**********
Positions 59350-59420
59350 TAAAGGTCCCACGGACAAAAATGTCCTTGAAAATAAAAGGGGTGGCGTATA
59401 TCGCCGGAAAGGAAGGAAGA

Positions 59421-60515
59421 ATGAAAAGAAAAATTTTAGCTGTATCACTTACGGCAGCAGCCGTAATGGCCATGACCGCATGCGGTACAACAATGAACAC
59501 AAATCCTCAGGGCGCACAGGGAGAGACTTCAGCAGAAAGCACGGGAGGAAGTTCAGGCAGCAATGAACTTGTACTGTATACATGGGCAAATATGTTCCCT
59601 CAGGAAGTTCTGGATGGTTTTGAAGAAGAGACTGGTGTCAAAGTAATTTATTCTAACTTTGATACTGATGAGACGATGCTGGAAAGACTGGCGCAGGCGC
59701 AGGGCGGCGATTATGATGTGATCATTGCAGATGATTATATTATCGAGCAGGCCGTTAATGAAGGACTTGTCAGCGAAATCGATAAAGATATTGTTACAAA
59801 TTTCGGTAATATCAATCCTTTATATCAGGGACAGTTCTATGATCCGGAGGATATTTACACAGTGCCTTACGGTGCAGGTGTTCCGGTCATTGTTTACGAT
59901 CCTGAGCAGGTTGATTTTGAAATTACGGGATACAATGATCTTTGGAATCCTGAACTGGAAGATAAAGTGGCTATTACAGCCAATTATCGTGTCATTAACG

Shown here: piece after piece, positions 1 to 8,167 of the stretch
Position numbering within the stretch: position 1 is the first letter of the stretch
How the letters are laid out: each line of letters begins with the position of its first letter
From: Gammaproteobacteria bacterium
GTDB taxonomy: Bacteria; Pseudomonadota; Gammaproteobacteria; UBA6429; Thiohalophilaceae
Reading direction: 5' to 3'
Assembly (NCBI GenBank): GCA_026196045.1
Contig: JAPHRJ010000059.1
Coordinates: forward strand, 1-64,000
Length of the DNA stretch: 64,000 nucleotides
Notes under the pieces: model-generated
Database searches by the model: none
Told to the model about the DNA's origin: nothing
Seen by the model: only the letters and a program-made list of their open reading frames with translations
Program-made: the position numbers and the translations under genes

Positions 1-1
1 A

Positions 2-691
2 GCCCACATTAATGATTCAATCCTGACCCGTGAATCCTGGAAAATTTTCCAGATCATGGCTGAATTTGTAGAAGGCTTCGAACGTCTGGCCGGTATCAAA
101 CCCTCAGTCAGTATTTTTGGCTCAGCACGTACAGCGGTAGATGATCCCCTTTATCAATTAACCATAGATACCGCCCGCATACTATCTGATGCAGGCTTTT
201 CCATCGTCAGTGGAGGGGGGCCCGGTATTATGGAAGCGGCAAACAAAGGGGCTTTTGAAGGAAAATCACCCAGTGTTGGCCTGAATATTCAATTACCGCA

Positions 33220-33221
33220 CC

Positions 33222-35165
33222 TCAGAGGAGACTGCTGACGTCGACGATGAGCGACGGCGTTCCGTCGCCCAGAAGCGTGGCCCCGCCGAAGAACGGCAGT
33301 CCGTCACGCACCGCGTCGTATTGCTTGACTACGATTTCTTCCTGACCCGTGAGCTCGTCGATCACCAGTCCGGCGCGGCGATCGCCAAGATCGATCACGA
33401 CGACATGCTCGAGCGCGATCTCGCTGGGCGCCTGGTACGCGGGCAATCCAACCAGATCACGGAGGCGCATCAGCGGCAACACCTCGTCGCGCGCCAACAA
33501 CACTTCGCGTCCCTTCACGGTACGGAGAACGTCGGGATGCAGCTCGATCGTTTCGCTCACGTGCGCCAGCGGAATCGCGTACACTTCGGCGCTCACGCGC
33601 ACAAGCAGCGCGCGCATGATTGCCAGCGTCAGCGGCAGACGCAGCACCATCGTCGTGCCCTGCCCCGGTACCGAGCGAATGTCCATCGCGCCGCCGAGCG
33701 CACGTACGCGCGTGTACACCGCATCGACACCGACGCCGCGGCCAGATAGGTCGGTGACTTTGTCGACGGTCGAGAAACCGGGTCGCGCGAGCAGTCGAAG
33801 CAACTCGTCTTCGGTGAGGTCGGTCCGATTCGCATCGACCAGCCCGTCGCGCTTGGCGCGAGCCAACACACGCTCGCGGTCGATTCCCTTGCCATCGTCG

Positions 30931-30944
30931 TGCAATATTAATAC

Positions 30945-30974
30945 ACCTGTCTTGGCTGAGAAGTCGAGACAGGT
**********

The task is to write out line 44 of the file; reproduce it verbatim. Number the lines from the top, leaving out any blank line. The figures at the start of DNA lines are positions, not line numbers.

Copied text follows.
Positions 30945-30974